dimanche 11 juillet 2010

John Irving, THE WORLD ACCORDING TO GARP, Ballantine Books, New York, 1998 [1978]

His "breakthrough," as he would call it when he wrote Helen, occured one cold and snowy day in the Museum of the History of the City of Vienna. It was a museum within easy walking distance of the Schwindgasse; somehow he had skipped seeing it, knowing he could walk there any day. Jenny told him about it. It was one of the two or three places she had visited herself, only because it was right across the Karlsplatz and well within what she called her neighborhood.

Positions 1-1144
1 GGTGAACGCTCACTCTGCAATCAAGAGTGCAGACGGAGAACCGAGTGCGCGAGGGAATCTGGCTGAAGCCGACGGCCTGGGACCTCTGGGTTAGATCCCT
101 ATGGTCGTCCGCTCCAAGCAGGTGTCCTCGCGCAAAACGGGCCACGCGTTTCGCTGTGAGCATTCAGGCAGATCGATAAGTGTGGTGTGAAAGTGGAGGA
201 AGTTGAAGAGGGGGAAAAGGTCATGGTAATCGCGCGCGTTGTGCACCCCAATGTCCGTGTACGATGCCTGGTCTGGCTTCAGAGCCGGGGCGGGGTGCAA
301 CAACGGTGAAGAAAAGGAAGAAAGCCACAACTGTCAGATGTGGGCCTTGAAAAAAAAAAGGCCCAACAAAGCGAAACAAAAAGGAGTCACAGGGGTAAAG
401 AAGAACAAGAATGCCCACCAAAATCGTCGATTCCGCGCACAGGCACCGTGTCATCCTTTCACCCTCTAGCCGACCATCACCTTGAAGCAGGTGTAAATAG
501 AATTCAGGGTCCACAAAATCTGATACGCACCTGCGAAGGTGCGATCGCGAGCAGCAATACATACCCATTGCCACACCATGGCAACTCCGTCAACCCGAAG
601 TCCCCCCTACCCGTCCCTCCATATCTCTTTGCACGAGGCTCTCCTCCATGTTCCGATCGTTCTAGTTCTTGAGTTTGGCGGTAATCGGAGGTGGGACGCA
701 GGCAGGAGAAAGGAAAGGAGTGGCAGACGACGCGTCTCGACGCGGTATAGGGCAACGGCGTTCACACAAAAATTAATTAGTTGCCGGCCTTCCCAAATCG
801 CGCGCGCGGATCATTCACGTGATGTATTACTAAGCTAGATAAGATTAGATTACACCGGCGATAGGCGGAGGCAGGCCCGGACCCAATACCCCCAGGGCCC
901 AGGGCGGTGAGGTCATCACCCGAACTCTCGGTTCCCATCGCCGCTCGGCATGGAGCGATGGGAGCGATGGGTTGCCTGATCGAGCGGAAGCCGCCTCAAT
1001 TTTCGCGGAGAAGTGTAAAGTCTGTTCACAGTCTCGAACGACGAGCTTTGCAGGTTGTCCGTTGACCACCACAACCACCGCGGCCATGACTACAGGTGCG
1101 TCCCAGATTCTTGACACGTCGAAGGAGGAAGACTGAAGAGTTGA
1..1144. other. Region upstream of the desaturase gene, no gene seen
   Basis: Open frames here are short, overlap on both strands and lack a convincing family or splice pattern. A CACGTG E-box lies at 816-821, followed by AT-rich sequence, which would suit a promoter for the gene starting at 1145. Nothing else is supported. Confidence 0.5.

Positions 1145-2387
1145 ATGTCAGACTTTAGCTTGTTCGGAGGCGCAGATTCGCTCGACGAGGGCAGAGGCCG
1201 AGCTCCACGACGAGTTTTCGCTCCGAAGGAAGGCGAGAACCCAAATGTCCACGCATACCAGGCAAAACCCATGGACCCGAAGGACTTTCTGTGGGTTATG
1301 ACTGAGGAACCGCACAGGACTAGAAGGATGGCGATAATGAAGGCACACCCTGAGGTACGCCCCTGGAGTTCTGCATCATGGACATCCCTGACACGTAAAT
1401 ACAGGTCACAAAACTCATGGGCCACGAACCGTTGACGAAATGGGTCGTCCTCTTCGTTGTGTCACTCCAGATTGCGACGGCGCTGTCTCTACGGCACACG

She mentionned there was a writer's room in the museum; she forgot whose. She'd thought having a writer's room in a museum was an interesting idea.
"A writer's room, Mom?" Garp asked.
"Yes, it's a whole room," Jenny said. "They took all the writer's furniture, and maybe the walls and floor, too. I don't know how they did it."
"I don't know why they did it," Garp said. "The whole room is in the museum?"
"Yes, I think it was a bedroom," Jenny said, "but it was also where the writer actually wrote."
Garp rolled his eyes. It sounded obcene to him. Would the writer's toothbrush be there? And the chamber pot?
(p. 124-125)

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